Semantic Mapping to Grow Vocabulary
Knowledge helps you remember new information, and people who know a great deal about a topic also know its vocabulary. One critical finding from research is that word learning takes place most efficiently when the reader or listener already understands the context well. In fact, we learn words up to four times faster in a familiar context than in an unfamiliar one (Landauer & Dumais, 1997; Hirsch, 2006). Vocabulary instruction that compares and contrasts word meanings and that activates prior knowledge not only helps students learn new words, but also has been shown to improve comprehension of a reading selection (Graves, 2006). Therefore, an important goal of instruction in any subject grade, in any grade, should be to help students acquire the vocabulary associated with the content and to make connections between known and unknown words.
There are four activities that are part of my professional development program titled The Key Vocabulary Routine that are designed to teach words in relation to other words: Semantic Mapping, Categorizing, Semantic Feature Analysis, and Opposites (sometimes called Scaling). This post will provide details for how to use Semantic Mapping (Heimlich & Pittelman, 1986) which is a well-researched activity that helps students draw on background knowledge of a topic and see connections between ideas and words related to that topic. It is highly interactive and offers opportunities for rich, collaborative discussion among students.
There are two steps for generating a semantic map. First, the teacher chooses a key concept word that is central to the topic covered in the reading or classroom lesson and writes this word in the center of a page or on the board. Students are then asked to brainstorm as many words as they know associated with the key word. This brainstorming is best done as a whole class or in smaller cooperative groups. The teacher or a scribe writes the words generated on the board. The visual below is an example of semantic map that was generated in a fifth grade classroom related to text students were reading that had information about baseball.
Once a significant number of words has been generated, students are asked to make connections among the words and group them into categories. See the visual below of the categorized baseball words. There is no “right” or “wrong” answer to this task! Sometimes one of the words on the map becomes the word for a category (e.g., uniform), and sometimes a new word needs to be generated for the category (e.g., referee, equipment). Once the categories are identified, students can be asked to add more words to each category. Sometimes there will be words that are not easily grouped into a category (e.g., innings, game, summer, dugout). This is a simple example, but semantic mapping can be used with any grade level, right up through high school, using a sophisticated key content word and more advanced academic vocabulary.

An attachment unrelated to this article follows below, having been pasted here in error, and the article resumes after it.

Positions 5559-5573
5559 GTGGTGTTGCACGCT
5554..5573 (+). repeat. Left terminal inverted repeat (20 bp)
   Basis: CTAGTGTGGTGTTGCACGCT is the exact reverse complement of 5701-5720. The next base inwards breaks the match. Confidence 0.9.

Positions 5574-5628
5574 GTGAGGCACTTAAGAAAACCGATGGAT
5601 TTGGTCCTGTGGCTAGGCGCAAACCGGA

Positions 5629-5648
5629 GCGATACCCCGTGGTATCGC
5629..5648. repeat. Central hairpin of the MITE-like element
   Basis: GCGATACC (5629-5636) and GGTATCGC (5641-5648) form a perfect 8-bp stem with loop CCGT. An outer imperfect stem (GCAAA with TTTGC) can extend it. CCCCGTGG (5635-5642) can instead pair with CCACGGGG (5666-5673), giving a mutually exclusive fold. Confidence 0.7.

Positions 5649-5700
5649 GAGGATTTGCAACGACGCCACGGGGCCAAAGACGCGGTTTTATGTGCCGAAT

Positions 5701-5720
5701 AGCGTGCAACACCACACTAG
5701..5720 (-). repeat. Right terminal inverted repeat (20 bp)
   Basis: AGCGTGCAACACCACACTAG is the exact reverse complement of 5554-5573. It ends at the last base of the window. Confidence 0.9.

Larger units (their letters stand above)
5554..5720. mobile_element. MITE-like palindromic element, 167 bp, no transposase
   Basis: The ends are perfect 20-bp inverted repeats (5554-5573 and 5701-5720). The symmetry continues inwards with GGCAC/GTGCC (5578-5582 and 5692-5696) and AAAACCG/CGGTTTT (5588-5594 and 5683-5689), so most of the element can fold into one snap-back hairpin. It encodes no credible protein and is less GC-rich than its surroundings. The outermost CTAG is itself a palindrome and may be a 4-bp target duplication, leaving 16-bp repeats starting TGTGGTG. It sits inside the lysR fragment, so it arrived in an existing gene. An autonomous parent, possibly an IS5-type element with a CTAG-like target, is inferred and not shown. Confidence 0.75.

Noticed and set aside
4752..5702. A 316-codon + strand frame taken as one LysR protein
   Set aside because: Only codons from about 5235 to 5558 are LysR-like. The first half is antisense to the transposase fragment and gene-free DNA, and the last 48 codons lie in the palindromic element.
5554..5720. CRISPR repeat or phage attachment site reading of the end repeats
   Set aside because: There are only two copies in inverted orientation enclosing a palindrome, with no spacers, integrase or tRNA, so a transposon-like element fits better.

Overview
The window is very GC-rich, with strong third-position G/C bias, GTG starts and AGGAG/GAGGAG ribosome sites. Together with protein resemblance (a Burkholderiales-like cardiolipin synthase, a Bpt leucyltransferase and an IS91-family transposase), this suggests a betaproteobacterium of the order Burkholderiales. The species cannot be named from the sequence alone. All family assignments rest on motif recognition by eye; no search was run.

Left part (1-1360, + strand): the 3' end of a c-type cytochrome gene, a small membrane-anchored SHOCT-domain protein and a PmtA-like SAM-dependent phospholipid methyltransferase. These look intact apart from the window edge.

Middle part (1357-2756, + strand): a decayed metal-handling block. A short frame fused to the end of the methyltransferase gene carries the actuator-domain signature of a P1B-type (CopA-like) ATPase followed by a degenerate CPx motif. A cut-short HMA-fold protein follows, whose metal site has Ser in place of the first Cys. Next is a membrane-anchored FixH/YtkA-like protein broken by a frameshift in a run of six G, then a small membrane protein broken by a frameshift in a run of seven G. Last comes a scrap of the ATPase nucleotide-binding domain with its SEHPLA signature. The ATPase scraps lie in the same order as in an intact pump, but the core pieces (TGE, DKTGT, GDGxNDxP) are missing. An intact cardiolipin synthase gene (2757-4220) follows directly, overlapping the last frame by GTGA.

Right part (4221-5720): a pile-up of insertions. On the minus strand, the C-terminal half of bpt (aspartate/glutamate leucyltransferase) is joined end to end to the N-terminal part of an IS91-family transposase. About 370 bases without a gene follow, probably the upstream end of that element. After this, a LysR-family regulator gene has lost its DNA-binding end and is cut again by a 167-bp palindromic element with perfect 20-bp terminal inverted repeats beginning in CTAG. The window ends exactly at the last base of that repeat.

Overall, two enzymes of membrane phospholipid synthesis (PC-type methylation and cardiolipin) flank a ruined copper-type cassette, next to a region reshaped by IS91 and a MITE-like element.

Sometimes a new concept word will be so foreign to students that they are unable to generate many of their own words. For example, the background information for students growing up in a city may not be sufficient to brainstorm many words related to the word harvest. When this happens, teachers can provide some background knowledge about the topic to get the brainstorm going. Another scaffold is to provide a list of words that includes some that are related to the key word and some that are not. Students consider each word to determine if it should be added to the semantic map. The categorizing part of the activity can also be scaffolded by the teacher providing category topics. If you are working with young children who have not yet developed solid reading and writing skills, you can use a picture in the center of the map instead of a word, an the brainstorming can be done orally with the teacher transcribing the words.
A Before and After Activity
A semantic mapping activity can begin before students read or learn new information as a way to help them access what they already know about a topic. It also serves as a great “after” activity to extend the vocabulary learning. The teacher can bring back the semantic map or the words listed in categories and ask students to add any new words they have learned about the topic. As noted above, one advantages of semantic mapping is that it is a collaborative task that provides lots of opportunities for the students to talk about words and how they are related, using real-life contexts to explain the words they generate. It also is engaging and motivating, and important part of developing a word conscious classroom in which students enjoy learning words!
I’ll end this post by showing several classroom examples of semantic maps. The first one from a grade 2 classroom is interesting because you can see that the words at the top of the map were generated before the students listened to a read aloud about snails. Word such as slow, slimy, small, and slithery are words the students already associated with snails. The words on the bottom of the map were generated after the read aloud. Words such as gastropod, herbivore, and mollusk represent new, academic words that the students learned.
Graves, M.F. 2006. The vocabulary book. New York: Teachers College Press
Heimlich, J.E., & Pittelman, S. D. (1986). Semantic mapping: Classroom applications. Newark, DE: International Reading Association.
Hirsch, E.D. (2006). The case for bringing content into the language arts block and for a knowledge-rich curriculum core for all children. American educator. Spring, 2006.
Landauer, T.K., & Dumais, S. T., (1997). A solution to Plato’s problem” The latent semantic analysis theory of acquisition, induction, and representation of knowledge. Psychological Review, 104 (2).